Regulating drones: Are targeted killings by drones outside traditional battlefields legal?

William C. Banks

Research output: Chapter in Book/Report/Conference proceedingChapter

3 Scopus citations

Abstract

Targeted killing is nasty business, however carried out. For the US government, the pace of targeted drone strikes has quickened dramatically in the early years of the Obama administration. If the use of sophisticated armed drone technology has become the contemporary weapon of choice for responding to terrorists and insurgents who wantonly cause civilian deaths, US policymakers, as well as society at large, have an obligation to see to it that the weapons and their use are subject to a tightly managed and accountable set of legal controls that are as transparent as possible. After the George W. Bush administration deployed drones in the Afghanistan and Iraq wars and introduced cross-border strikes in Pakistan as an adjunct to the Afghan campaign, the Obama administration accelerated their use. Central to this process was the role of targeted killing as a key element of counterterrorism and counterinsurgency campaigns against al-Qaeda, the Taliban, and associated groups. As early as 2009, commenting on the use of drones for targeting killings in Pakistan, the former director of the CIA, Leon Panetta, said, “It’s the only game in town in terms of confronting or trying to disrupt the al Qaeda leadership.” Meanwhile, public support for the policy was strong. A January 2012 ABC News–Washington Post poll found that 83 percent of Americans approved of the administration’s use of drones for targeted killing of terrorist suspects.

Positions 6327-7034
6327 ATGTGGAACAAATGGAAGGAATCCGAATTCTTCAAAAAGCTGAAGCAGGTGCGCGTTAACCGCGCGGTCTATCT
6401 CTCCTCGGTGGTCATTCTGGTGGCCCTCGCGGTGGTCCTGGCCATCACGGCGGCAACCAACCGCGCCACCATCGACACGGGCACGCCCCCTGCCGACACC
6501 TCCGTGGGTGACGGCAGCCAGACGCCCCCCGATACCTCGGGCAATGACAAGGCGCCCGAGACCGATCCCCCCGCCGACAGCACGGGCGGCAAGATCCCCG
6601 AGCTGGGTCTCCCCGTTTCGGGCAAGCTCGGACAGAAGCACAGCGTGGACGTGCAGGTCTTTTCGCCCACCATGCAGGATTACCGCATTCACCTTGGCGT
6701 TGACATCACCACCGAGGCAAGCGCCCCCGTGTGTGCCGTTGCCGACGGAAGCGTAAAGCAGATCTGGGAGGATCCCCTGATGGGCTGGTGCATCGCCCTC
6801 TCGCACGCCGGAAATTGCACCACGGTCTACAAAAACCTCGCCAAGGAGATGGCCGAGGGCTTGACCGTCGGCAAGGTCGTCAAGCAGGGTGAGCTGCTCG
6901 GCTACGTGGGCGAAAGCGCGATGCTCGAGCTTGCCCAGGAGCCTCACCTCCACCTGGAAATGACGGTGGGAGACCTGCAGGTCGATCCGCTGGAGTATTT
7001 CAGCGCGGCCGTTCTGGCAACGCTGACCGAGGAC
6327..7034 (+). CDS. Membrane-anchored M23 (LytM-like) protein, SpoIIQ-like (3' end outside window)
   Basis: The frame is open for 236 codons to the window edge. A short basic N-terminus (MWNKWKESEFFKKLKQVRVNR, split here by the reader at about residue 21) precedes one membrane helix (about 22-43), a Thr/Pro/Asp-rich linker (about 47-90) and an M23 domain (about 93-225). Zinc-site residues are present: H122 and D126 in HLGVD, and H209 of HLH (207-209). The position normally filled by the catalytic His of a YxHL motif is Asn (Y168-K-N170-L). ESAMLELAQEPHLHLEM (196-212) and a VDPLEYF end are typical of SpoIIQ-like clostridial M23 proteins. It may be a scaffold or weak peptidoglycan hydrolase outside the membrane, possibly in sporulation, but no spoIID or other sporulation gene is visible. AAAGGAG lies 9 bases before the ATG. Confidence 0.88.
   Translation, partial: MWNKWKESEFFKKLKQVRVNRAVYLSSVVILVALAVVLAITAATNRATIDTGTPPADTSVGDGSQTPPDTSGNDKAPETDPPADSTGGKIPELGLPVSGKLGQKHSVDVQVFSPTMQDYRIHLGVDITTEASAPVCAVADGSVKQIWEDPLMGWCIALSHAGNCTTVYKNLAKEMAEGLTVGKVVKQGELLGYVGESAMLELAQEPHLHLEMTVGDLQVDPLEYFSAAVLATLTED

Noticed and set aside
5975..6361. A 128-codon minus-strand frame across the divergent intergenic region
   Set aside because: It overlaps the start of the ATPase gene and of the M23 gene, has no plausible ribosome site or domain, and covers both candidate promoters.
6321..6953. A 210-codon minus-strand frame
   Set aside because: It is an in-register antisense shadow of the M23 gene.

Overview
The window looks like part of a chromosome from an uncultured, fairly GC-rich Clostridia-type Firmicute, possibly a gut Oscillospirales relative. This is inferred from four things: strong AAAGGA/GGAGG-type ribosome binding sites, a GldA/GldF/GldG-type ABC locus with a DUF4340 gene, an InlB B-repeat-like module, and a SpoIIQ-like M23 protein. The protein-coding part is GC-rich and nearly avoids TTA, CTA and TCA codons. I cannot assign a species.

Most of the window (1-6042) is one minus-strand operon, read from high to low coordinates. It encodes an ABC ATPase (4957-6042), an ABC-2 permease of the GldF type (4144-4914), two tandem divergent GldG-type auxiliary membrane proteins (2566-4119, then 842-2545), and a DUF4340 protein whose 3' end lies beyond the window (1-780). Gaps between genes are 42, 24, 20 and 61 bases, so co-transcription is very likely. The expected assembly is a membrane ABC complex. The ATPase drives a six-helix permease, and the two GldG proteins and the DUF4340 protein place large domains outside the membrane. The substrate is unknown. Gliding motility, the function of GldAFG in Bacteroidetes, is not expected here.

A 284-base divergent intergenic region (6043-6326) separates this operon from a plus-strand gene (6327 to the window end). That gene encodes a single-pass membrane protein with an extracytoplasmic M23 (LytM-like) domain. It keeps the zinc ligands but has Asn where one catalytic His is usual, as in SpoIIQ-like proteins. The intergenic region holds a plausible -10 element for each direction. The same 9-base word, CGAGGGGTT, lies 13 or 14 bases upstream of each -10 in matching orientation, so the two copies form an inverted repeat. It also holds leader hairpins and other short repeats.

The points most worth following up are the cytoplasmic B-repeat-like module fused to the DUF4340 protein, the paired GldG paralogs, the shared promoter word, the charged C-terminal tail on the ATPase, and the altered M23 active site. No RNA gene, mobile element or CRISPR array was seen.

Original languageEnglish (US)
Title of host publicationDrone Wars: Transforming Conflict, Law, and Policy
PublisherCambridge University Press
Pages129-159
Number of pages31
ISBN (Print)9781139198325, 9781107025561
DOIs
StatePublished - Jan 1 2014

ASJC Scopus subject areas

  • Social Sciences(all)

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    Banks, W. C. (2014). Regulating drones: Are targeted killings by drones outside traditional battlefields legal? In Drone Wars: Transforming Conflict, Law, and Policy (pp. 129-159). Cambridge University Press. https://doi.org/10.1017/CBO9781139198325.011